The Time Traveler
“Don’t you ever wish you could go back?”- Uncle Rico from Napoleon Dynamite.
I think everyone lives part of their lives in the past. I think we all have curiosities about what a different time would have looked and felt like, and it’s easy to imagine that things could have been better in a time different from our own.
But as I look back on the experiences I’ve had, as I often do, I realize that I have traveled through time.
It’s a humid summer evening in Budapest and I’m sitting outside a cafe drinking lemonade. The clouds sigh and a light rain begins to fall. It becomes harder and I quickly grab my drink and run inside. I order a bowl of soup and a shot of palinka, Hungarian brandy. The cafe has old photos of different landmarks around the city and a man is playing the piano. I don’t know the song, but it makes me feel good. The more I listen, the more I begin to think about Budapest in the early 1900s. I’m time traveling.
It’s the first sunny day I’ve seen in over a week, and I decide to spend it driving around St.John’s, Newfoundland. I visit a small fishing village that I’ve heard in a famous song before. Petty Harbour is its name, and the clapboard houses and colorful fishing boats are nearly the same as they’ve always been. I’m time traveling.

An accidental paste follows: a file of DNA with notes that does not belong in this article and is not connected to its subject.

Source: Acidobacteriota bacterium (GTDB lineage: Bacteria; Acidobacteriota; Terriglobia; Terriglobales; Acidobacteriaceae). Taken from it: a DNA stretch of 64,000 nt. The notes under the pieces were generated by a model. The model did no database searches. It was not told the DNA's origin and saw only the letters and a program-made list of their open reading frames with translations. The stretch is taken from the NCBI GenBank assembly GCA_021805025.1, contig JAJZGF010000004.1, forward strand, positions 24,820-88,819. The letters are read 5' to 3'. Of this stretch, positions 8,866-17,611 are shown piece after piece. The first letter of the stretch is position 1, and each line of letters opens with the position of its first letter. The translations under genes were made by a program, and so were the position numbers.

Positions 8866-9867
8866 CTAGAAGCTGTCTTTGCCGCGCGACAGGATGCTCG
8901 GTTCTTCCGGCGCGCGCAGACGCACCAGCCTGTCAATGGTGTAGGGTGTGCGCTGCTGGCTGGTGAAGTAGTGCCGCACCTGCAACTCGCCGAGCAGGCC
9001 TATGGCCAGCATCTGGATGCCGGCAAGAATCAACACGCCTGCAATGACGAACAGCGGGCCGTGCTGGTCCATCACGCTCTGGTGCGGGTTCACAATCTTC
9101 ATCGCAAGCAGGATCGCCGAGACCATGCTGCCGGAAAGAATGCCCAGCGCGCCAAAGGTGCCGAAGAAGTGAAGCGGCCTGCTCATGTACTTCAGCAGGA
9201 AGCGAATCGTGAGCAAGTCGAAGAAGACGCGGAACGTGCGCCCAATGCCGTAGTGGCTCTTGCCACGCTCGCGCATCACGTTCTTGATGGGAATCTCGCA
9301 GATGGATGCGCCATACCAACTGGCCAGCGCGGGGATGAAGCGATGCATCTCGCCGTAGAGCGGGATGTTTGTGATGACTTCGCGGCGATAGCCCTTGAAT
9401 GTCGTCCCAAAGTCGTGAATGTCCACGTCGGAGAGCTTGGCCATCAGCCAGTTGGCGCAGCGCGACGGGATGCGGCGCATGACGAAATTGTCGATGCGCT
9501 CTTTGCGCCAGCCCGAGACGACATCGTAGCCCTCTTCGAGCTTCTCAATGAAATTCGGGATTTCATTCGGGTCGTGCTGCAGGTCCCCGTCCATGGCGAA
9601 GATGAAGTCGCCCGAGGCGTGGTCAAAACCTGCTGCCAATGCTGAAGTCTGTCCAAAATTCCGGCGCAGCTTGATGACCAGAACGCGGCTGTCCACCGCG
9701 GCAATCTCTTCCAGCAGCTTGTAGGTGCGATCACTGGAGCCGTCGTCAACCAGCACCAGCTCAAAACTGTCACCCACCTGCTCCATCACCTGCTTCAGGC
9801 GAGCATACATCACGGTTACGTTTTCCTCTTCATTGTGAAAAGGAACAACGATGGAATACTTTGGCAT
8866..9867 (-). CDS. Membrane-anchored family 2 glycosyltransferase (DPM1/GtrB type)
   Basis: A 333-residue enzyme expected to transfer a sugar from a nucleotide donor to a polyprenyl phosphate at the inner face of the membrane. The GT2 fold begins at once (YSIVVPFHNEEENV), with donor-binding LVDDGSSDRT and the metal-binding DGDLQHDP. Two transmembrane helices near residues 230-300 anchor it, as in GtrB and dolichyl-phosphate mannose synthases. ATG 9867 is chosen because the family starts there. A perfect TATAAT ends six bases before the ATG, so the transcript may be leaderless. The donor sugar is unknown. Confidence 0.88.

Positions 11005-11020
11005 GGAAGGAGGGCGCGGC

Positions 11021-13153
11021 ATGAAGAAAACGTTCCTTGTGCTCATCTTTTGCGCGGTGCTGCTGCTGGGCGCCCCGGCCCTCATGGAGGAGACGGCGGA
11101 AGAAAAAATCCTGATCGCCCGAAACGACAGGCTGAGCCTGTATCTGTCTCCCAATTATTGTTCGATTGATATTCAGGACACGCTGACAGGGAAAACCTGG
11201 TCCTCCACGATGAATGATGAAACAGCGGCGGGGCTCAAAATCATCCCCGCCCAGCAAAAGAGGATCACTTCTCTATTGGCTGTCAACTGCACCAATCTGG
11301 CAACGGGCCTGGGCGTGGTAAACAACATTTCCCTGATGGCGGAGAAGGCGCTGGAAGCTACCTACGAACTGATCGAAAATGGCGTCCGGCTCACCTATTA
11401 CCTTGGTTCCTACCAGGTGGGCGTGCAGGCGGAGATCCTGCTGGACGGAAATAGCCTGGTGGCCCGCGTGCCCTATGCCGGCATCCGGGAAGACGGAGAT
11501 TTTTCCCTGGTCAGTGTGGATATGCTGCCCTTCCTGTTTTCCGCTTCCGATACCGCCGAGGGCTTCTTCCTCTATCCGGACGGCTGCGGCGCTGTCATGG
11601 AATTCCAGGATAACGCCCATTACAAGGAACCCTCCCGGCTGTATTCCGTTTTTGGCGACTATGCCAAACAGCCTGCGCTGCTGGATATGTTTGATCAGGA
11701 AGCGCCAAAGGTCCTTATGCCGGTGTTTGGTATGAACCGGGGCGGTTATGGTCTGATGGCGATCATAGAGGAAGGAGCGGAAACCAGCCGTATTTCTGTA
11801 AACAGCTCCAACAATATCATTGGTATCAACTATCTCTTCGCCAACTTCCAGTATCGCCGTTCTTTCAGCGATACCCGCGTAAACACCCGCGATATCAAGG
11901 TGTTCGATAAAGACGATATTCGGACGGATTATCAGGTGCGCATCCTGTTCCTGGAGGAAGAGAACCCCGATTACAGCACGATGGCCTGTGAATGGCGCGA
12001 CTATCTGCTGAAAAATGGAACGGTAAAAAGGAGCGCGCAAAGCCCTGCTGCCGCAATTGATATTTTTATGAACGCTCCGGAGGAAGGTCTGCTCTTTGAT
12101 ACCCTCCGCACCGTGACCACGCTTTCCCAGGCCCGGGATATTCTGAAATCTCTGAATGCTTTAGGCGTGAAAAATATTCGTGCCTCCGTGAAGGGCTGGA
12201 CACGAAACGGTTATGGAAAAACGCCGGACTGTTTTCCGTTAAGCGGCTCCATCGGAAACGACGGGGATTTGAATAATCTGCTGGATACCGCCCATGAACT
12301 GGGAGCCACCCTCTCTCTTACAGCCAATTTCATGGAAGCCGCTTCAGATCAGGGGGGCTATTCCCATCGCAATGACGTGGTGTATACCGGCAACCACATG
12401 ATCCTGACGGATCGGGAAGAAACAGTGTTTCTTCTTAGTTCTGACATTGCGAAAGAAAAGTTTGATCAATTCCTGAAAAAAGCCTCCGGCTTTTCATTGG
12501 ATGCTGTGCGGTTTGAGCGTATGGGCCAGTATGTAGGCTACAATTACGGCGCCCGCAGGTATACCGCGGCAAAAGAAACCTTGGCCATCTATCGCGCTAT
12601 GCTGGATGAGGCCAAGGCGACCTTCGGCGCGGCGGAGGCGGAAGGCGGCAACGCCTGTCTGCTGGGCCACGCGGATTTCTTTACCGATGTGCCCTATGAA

I’m in North Carolina, driving through the Appalachian mountains. I watch as the oldest mountain range in North America wakes up with the sun and a soft mist gathers around it. These ancient mountains speak to me of limitless possibilities, and perseverance. I’m time traveling.
It’s a bitterly cold winter morning and I’m in a small town in northern Serbia. My feet crunch in the snow as I walk with my grandmother to visit the home she lived in when she got married. It looks just as it did in 1960′s Yugoslavia, she tells me. I imagine her peeking through the venetian curtains, watching my mother play in the snow. I’m time traveling.
In Istanbul, I pass a woman weaving in the streets. She does everything by hand, the way her ancestors did, the way humans have done for thousands of years. She has no fancy equipment, just a wooden loom and colorful thread. As she lifts the warp, letting the weft pass, I think of a time when everything was made by hand. I’m time traveling.
It is possible to travel through time, you just have to use your imagination. Although I try to live in the present moment as much as possible, it’s hard to ignore the past that is all around us.
What do you think? Have you time traveled too?